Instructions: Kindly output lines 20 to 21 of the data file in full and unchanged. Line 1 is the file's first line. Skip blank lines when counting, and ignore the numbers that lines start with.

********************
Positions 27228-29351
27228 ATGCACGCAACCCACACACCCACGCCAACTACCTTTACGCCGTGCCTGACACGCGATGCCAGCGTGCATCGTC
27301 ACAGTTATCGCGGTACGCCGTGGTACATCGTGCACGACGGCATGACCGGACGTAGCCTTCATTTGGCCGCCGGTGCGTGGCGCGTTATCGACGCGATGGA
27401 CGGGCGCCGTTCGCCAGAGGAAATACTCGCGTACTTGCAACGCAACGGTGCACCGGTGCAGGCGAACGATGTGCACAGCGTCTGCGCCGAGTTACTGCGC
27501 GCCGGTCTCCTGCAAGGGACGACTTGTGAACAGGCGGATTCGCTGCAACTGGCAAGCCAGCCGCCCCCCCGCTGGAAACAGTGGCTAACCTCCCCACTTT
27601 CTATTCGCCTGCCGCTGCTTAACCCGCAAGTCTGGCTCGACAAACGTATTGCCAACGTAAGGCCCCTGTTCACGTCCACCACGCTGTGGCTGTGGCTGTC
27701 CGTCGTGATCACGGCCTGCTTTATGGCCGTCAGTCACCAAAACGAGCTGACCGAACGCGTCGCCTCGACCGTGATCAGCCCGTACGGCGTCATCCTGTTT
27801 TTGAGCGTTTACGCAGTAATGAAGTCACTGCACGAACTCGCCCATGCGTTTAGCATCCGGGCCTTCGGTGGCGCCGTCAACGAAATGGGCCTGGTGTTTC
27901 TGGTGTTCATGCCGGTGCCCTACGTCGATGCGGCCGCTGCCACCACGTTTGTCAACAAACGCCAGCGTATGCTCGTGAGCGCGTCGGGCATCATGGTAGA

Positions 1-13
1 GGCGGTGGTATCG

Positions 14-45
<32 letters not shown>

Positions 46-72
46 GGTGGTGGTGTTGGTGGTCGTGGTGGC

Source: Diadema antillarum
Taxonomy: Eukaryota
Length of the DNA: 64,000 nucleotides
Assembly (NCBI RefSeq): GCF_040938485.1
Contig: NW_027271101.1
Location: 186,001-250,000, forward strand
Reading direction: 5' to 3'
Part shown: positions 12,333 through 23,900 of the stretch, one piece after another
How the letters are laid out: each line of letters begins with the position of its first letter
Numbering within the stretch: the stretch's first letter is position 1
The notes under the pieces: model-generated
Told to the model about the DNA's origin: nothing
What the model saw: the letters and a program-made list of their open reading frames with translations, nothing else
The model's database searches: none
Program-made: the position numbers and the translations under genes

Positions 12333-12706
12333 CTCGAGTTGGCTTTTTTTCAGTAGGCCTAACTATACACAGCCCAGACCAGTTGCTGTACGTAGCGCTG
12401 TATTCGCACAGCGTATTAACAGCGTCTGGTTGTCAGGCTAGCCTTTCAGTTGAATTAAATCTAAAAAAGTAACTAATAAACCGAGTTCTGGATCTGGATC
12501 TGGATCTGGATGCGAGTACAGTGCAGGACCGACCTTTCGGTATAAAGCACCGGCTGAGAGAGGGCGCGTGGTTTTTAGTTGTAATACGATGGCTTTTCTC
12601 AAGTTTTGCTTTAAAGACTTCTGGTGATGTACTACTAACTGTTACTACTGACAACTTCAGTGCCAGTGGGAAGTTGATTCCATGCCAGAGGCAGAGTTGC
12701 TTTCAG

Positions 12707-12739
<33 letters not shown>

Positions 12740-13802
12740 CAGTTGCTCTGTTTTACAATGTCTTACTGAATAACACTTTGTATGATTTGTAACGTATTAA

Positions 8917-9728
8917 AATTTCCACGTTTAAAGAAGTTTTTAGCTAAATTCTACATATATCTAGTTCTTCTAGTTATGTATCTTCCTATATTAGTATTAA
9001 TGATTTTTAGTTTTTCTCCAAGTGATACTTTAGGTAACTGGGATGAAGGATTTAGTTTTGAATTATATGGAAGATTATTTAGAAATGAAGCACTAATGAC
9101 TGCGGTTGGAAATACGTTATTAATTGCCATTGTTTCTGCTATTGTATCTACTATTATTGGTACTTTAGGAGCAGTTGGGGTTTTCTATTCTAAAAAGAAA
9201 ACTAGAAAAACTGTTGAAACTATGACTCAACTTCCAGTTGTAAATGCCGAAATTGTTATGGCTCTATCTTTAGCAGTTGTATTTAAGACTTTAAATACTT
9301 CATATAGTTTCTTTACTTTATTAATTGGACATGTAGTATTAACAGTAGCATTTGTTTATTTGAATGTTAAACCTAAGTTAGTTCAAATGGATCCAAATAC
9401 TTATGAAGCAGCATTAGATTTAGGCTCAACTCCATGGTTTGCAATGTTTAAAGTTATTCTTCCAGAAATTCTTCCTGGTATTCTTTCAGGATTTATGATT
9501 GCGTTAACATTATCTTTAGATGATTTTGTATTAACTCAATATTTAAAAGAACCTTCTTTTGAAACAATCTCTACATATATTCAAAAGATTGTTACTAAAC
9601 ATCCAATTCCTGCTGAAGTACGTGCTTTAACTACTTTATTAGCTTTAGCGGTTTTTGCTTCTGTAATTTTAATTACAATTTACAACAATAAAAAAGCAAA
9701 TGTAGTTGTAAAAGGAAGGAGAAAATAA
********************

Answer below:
Contig: NW_027271101.1
Location: 186,001-250,000, forward strand